Despite this, the category continues to evolve, with fresh names joining a roster of old favorites. 'Although [the market] continues to respond very well to artists who are real classic figures within this category, each season we see a growing interest in newer artists,' comments Nieves. 'It’s a category that’s always growing, and continues to be quite vigorous.'
Christie’s sale set five world auction records across modern and contemporary categories and mediums. Of these, Nieves adds, three were for artists relatively new to the market, demonstrating the ongoing development of the Post-War and Contemporary category in Latin American Art: A 1975 painting of the Guggenheim Museum by Argentinian artist Nicolás García Uriburu, who died 2016, fetched $131,250, exceeding a high estimate of $90,000; an inventive installation by Afro-Cuban artist Manuel Mendive — Energías para el amor y la bondad (2015), comprised of an acrylic and cowrie shell painting with twenty metal-framed birds — doubled its high estimate to bring in $125,000; and a bronze figure, Numis (2010), by Costa Rican sculptor Jorge Jiménez-Deredia, fetched $93,750, over a high estimate of $65,000.
Other record-breaking works from the evening's sale included a nude by 19th century Argentinian painter Severo Rodríguez Etchart, rarely offered at auction, which sold for $143,750, exceeding a high estimate of just $25,000. An abstract painting on paper by Cuban artist René Portocarrero, dating from 1945, realized $150,000, setting the record for the medium after the artist's overall record was set at Christie’s in November.
The stellar results for Cuban-American hard-edge painter Carmen Herrera, who celebrated her 102 birthday on 31 May, are worth noting, say Nieves — 'in terms of the ongoing expansion of the sales into more contemporary work, and the ongoing interest in geometric abstraction.' Coming off the heels of her recent Whitney exhibition, the Carmen Herrera offered at Christie's 'performed incredibly well, doubling its low estimate' — a result the specialist describes as 'incredible'.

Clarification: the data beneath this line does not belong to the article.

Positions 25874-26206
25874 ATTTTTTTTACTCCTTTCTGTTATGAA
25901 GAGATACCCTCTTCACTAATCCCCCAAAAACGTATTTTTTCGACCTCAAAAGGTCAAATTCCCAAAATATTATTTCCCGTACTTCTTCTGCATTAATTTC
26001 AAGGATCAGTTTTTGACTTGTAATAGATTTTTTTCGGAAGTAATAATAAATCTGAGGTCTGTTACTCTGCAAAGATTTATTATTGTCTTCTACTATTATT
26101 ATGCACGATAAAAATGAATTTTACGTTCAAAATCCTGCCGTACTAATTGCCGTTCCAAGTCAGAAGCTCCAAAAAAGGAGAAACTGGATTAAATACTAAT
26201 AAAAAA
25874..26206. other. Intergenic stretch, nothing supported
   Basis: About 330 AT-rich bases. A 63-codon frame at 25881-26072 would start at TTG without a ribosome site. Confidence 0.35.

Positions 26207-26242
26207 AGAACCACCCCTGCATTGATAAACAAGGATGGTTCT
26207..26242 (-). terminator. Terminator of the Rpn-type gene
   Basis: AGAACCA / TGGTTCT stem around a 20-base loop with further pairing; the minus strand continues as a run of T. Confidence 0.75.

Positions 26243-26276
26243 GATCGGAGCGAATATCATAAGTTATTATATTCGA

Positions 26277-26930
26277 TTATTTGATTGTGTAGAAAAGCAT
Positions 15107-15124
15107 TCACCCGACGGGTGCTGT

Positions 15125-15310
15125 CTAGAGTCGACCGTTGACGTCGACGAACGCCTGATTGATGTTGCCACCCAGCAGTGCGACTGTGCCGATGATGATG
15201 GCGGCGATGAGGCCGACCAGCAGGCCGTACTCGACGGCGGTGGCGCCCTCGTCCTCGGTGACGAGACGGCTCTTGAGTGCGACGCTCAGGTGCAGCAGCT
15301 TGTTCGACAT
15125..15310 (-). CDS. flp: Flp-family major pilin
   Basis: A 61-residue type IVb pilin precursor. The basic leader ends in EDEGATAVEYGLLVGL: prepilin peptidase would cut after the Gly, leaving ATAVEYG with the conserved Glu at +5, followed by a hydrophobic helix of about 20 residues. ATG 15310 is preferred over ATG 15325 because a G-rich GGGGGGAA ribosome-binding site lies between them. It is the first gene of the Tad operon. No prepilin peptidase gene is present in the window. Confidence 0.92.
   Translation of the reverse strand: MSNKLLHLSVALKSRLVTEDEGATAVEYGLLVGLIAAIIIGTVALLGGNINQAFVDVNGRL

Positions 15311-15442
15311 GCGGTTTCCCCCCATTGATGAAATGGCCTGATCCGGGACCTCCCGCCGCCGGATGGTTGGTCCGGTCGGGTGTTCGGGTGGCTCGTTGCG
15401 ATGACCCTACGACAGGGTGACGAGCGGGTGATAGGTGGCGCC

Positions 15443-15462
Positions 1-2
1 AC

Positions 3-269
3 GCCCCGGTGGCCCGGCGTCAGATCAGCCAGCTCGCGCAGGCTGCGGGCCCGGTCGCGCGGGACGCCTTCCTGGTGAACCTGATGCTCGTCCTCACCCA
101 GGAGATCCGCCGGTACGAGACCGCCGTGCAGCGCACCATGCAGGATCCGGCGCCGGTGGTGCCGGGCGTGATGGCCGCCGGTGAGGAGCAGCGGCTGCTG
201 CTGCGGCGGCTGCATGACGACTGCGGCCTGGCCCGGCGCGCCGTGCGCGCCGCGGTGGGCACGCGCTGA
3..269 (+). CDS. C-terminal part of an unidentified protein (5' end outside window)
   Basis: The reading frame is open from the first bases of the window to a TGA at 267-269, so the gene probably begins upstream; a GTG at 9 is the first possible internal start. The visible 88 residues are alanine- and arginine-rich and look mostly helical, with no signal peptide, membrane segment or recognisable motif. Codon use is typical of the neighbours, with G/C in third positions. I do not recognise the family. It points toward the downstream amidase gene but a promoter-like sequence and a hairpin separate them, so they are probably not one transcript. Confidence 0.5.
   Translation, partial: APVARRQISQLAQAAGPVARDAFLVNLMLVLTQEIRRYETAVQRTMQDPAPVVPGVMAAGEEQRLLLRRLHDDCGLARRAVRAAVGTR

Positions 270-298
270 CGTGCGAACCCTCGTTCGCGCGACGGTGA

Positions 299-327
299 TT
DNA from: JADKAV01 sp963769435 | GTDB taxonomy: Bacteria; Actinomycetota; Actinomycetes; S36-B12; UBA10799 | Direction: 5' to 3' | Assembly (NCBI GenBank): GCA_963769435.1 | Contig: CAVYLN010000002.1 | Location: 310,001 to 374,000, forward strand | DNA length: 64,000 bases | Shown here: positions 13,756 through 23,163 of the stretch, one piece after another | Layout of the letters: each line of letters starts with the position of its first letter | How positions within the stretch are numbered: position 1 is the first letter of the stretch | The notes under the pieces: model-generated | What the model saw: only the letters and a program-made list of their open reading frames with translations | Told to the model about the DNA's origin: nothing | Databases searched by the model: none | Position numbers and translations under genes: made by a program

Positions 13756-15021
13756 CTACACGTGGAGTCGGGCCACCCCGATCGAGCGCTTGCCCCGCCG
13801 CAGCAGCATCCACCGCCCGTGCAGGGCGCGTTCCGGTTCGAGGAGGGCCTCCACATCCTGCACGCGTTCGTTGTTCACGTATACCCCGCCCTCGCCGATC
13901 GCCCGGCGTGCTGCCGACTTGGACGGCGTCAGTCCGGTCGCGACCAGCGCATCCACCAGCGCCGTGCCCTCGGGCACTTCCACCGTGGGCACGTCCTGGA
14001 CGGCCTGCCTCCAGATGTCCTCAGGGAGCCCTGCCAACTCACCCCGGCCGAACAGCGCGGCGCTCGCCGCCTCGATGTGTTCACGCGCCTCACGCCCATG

The record for Herrera was set last year at Phillips, at $970,000, with the result at Christie's this May resulting in her second highest auction price, of $751,5000. Work by the artist regularly exceeds estimates: 'Carmen Herrera has reached a point where there is an important group of collectors who are looking for these works, regardless of whether they are buyers traditionally in the Latin American category or in the Post-war Contemporary,' Nieves explains.
It's exciting to see collectors get excited about Herrera's work when women artists traditionally struggle to attract the high bids of their male counterparts. May's sales saw fantastic results for women artists: It was notable that the four highest results in Phillips' evening sale were for work by women artists Carmen Herrera, Brazilian Concretist Lygia Pape, and Mexican Surrealists Remedios Varo and Leonora Carrington, who also performed well at Sotheby’s.
Commenting on the results, Kaeli Deane, Phillips’ Head of Sale, Latin American Art, remarked that a ‘continued demand for female Latin American artists' was 'clear' from collectors around the globe.' Sotheby's Anna di Stasi agrees: 'The new record set for Brazilian artist, Mira Schendel, during our marquee Contemporary Art Evening Sale echoes this sentiment as well.’
Consistently challenging expectations, for collectors, Latin American Art is both a diverse and rapidly evolving category. As May's auctions prove, it is one capable of generating million dollar prices, while providing fertile ground for buyers seeking something new.